The new frontier in endovascular treatment of arteriovenous fistula stenosis: the role of ultrasound-guided percutaneous transluminal angioplasty


Native arteriovenous fistula is the preferred vascular access because of it does not usually cause infections and seems to be closely related with prolonged patient survival, compared to prosthetic grafts and central venous catheters; it also is cost effective. Venous stenosis is one of the main causes of AVF failure. It is caused by a number of upstream and downstream events. The former group comprises hemodynamic and surgical stressors, inflammatory stimuli and uraemia, while downstream events involve the proliferation of smooth muscle cells and myofibroblasts and the development of neo-intimal hyperplasia. Percutaneous transluminal angioplasty is the gold standard for arteriovenous fistula stenosis. It allows the visualization of the whole vascular circuit and the immediate use of the vascular access for the next dialysis session. Ultrasound-guided percutaneous endovascular angioplasty is a feasible and safe alternative to conventional fluoroscopic technique: it is equally effective in treating arteriovenous fistula stenosis, but it presents the advantage of not using contrast media or ionizing radiation. The aim of this review is to report the latest evidence on cellular and molecular mechanisms that contribute to the development of neo-intimal hyperplasia, as well as the current and future therapeutic perspectives, especially concerning the use of anti-proliferative drugs, and the efficacy of the ultrasound-guided angioplasty in restoring and maintaining the vascular access patency over time.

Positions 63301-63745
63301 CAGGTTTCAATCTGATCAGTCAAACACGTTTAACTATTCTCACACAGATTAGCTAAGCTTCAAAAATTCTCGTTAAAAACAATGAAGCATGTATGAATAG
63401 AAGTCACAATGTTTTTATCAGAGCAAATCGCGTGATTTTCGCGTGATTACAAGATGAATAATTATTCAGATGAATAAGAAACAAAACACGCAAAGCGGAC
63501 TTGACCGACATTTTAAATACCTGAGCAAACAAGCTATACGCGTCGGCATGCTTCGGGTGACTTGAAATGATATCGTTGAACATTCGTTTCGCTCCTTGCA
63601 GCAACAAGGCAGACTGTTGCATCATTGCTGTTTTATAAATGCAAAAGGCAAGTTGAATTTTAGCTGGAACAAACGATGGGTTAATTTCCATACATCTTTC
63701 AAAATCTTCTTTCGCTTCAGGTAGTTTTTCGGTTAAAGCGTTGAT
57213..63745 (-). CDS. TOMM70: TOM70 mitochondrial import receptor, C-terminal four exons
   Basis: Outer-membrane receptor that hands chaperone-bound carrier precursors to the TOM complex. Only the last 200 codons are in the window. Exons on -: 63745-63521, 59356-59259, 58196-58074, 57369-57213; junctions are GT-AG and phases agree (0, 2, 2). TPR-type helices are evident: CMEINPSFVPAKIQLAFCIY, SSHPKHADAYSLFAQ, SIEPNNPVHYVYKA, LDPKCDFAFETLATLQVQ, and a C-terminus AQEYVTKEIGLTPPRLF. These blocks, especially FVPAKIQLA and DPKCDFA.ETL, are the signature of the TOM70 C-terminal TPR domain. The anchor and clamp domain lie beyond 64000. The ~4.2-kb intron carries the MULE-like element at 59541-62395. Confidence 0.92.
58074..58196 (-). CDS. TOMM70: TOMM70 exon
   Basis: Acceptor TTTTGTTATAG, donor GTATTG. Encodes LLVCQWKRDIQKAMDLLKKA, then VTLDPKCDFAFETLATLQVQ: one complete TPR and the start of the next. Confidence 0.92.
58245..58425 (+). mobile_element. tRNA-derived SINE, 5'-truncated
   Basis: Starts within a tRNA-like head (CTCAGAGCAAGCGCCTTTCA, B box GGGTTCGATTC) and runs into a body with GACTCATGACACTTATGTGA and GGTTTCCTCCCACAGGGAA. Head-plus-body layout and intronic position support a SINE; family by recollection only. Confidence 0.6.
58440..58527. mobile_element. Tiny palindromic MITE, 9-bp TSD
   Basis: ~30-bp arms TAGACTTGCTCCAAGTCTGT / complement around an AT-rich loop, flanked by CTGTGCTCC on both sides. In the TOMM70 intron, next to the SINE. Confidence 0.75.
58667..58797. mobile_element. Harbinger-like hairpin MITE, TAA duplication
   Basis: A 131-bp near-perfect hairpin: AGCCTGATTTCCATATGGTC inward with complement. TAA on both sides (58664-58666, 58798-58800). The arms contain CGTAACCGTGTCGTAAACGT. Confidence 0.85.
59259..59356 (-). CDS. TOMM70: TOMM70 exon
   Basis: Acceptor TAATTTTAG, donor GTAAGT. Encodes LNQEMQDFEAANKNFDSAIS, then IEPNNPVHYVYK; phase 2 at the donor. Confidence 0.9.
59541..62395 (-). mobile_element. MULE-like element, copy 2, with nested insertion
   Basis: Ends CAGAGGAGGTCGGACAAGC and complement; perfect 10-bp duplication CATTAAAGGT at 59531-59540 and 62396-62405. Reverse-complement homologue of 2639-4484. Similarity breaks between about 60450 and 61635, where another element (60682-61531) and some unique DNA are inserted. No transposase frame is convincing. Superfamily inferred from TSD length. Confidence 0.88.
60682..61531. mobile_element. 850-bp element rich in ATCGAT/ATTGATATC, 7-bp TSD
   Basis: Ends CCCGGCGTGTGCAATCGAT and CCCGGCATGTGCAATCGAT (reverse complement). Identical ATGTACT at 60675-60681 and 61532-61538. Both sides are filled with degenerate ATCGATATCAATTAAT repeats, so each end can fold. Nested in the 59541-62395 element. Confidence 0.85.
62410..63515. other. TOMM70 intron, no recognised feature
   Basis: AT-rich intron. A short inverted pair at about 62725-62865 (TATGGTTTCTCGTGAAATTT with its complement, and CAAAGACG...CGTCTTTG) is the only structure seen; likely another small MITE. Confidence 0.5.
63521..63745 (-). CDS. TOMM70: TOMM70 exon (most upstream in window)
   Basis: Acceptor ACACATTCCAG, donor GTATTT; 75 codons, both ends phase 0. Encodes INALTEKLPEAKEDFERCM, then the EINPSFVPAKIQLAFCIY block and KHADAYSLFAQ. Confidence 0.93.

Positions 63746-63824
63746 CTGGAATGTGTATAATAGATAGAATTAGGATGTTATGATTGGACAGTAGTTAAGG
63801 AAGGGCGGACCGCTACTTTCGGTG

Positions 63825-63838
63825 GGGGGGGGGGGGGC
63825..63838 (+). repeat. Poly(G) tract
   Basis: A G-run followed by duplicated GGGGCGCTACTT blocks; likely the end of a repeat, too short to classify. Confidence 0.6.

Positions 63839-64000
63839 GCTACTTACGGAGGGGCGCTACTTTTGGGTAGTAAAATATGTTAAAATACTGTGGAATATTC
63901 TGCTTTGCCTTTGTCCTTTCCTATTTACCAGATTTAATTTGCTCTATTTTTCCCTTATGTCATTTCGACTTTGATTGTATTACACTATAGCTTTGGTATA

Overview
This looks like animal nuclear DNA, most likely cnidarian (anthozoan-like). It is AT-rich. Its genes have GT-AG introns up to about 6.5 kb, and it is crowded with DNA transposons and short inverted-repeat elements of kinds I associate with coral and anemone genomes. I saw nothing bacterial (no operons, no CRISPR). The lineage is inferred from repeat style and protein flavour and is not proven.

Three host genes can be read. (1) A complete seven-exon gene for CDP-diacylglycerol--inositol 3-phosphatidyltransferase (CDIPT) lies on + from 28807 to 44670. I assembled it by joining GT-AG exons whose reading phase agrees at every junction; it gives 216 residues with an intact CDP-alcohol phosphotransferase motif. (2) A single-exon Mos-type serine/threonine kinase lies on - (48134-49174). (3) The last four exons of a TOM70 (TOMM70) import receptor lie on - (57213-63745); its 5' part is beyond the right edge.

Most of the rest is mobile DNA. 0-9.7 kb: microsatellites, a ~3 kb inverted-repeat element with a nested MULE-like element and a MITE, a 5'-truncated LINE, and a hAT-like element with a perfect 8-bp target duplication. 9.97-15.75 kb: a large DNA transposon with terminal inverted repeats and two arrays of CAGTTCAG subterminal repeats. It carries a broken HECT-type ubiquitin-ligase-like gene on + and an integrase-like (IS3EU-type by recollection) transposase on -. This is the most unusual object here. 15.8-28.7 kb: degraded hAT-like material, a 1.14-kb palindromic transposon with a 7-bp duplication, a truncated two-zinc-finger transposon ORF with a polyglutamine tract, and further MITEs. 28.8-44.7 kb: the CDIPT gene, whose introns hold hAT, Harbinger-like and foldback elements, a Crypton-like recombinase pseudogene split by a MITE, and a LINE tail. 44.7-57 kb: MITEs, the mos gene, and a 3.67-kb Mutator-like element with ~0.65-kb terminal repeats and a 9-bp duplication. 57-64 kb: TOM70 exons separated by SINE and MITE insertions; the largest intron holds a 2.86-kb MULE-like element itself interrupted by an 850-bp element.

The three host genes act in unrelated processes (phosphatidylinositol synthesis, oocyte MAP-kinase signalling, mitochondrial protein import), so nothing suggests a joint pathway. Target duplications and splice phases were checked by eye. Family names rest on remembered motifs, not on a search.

Key words: Percutaneous angioplasty, ultrasound, arteriovenous fistula, hemodialysis, stenosis.

Sorry, this entry is only available in Italian.

Management of the incidental renal masses


The diagnosis of renal masses has increased in the last decades owing to the widespread use of imaging (ultrasound, computed tomography and magnetic resonance).

Majority of the renal masses are detected incidentally on routine ultrasound examination.

Solid masses detected on ultrasound require further imaging evaluation with CT and/or MRI for suitable characterization. US-guided renal biopsy is a safe, effective and accurate method for evaluating the small renal masses with ambiguous radiologic findings.

Navigation technology and multimodality image fusion represent an important development in interventional radiology, especially for performing difficult percutaneous biopsies and ablations of small renal masses.

Multidisciplinary approach is required which results from experience and knowledge and in hard cases the use of serial imaging can be helpful.


Keywords: renal masses, imaging, ultrasound, renal biopsy, active surveillance

Sorry, this entry is only available in Italian.